Marketing Trends From Covid-19 That Are Here to Stay
3 min read
The QR code has made a comeback and Steve Madden can register you to vote- what else is new?
Since the COVID-19 pandemic, the world of marketing has been shaken and brands have been forced to quickly and accurately respond to stark changes in consumer behavior. With minimal time to adapt, brands are attempting to prioritize consumer concerns revolving around less contact, more online shopping, and the push for brands to speak out and align with their personal values. Many of these new marketing and consumer trends were slowly beginning to take hold, but the fast pace has expedited the process. Of the many new changes in consumer behavior and marketing, which of these trends will stick around for the long haul?
QR Codes in Hospitality
QR codes left a bad taste in many people’s mouth in the past, but with the simplicity of scanning one by opening the camera on a smartphone without first downloading an app, this underappreciated piece of technology has made a comeback thanks to COVID-19. Much of the hospitality industry has taken advantage of these codes to take consumers directly to a menu, register/check-in page, loyalty program, and more.
Not only are they easy to use for consumers, but QR code information is easily updated without having to mess with the code itself.
In addition to hospitality uses, business offices like SAP are using it as a no-touch option for employees to receive daily updates.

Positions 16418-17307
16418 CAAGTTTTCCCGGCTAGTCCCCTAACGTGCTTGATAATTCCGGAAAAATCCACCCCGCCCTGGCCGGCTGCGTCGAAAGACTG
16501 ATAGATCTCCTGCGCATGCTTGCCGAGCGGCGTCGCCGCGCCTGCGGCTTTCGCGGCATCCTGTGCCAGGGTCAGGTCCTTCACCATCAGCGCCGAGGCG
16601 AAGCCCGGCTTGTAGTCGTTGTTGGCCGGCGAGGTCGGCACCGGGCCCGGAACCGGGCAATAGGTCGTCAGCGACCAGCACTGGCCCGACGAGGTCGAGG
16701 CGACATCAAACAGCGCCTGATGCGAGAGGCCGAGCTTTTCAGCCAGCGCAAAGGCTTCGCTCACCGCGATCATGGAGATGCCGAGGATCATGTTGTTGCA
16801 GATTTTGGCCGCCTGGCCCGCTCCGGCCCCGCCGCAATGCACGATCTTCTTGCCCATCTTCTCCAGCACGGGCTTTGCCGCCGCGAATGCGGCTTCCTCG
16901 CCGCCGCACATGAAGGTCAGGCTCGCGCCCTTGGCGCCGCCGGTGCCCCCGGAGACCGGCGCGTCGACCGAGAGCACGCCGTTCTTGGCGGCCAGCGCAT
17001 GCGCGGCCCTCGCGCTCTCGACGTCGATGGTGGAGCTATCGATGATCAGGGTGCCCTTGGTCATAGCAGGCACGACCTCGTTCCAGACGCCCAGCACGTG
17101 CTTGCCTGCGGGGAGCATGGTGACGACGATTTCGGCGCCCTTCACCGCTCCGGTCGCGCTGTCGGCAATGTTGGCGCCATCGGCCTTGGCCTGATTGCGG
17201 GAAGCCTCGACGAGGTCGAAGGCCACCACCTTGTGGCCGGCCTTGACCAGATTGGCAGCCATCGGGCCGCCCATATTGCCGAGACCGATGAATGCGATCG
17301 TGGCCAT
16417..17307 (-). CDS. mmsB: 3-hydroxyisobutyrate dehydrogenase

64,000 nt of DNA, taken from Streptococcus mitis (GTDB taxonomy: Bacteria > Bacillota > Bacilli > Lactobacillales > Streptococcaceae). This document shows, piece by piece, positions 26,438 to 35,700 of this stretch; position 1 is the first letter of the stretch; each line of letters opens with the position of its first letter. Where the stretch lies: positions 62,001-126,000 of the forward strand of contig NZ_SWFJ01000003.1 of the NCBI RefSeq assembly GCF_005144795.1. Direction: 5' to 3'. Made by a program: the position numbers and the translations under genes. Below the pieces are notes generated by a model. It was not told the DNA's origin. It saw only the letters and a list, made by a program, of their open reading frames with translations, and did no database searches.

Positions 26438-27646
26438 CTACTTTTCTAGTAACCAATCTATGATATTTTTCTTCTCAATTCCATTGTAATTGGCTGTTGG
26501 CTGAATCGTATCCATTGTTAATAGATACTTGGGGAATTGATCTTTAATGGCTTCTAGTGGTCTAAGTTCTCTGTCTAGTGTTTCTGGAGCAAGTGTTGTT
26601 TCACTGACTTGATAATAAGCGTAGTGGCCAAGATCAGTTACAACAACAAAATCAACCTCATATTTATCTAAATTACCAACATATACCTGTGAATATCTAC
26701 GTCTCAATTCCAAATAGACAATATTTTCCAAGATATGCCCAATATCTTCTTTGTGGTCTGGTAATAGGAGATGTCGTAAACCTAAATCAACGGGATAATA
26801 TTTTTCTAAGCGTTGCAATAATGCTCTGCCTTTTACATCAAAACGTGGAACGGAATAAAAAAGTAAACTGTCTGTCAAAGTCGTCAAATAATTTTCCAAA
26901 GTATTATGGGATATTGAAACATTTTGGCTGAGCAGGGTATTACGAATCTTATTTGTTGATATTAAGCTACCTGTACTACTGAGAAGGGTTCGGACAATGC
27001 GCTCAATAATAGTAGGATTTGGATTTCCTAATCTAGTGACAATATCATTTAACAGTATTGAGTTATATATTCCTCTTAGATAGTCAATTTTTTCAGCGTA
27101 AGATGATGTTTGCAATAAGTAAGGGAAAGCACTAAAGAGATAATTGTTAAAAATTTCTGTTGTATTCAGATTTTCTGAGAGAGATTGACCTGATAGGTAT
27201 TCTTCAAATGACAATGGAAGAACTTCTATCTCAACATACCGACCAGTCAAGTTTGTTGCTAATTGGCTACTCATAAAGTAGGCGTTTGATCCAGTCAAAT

The only downside, according to hotel owner Edmund Inkin, is that it limits the personable human interaction in hospitality, which is why they are finding ways to use QR codes to limit interpersonal contact but not necessarily interpersonal human connection.
Technically, there is no concrete evidence that COVID-19 can be transmitted through credit cards or cash, but still retailers are responding to consumer concerns of reducing this form of contact anyway.
The National Retail Federation conducted a survey in which they found, “Since January, no-touch payments have increased for 69 percent of retailers surveyed. And 19% of consumers have made first contactless digital purchase since May”.
The only challenge for retailers lies in the cost. Contactless is significantly more expensive because each transaction entails a card processing fee not found in cash transactions.
Despite this fact, well-known brands have already been working to implement this new technology in their stores. Speaking on contactless payment methods Apple Pay, Google Pay and Samsung Pay: “Since then, each of them has partnered with retail chains for in-store transactions, including thousands of outlets for Walmart, Nike, Costco, Macy’s, Starbucks, McDonald’s, and Trader Joe’s”.
Online shopping with Live Chat
A big piece of in-store shopping that cannot be found online is the interaction between product and consumer, and between consumer and consultant. In order to combat this discrepancy, online shopping sites are working to increase their customer service and interactive capabilities through live chat and social media to induce a similar interactive experience as in store
Online marketing agency, Dotdigital found that 33% of brands have implemented live chat features onto their e-commerce websites and 71% utilized Facebook messenger and Twitter for live customer service.
Even prior to the pandemic, online retailer Design Within Reach developed a new website prioritizing additional customer service resources like live chat. They have discovered that customers who use the chat are 9x more likely to purchase and their purchases are 25% higher. Their online chat features allow customers to ask simple product questions and even receive help and feedback for designing a room.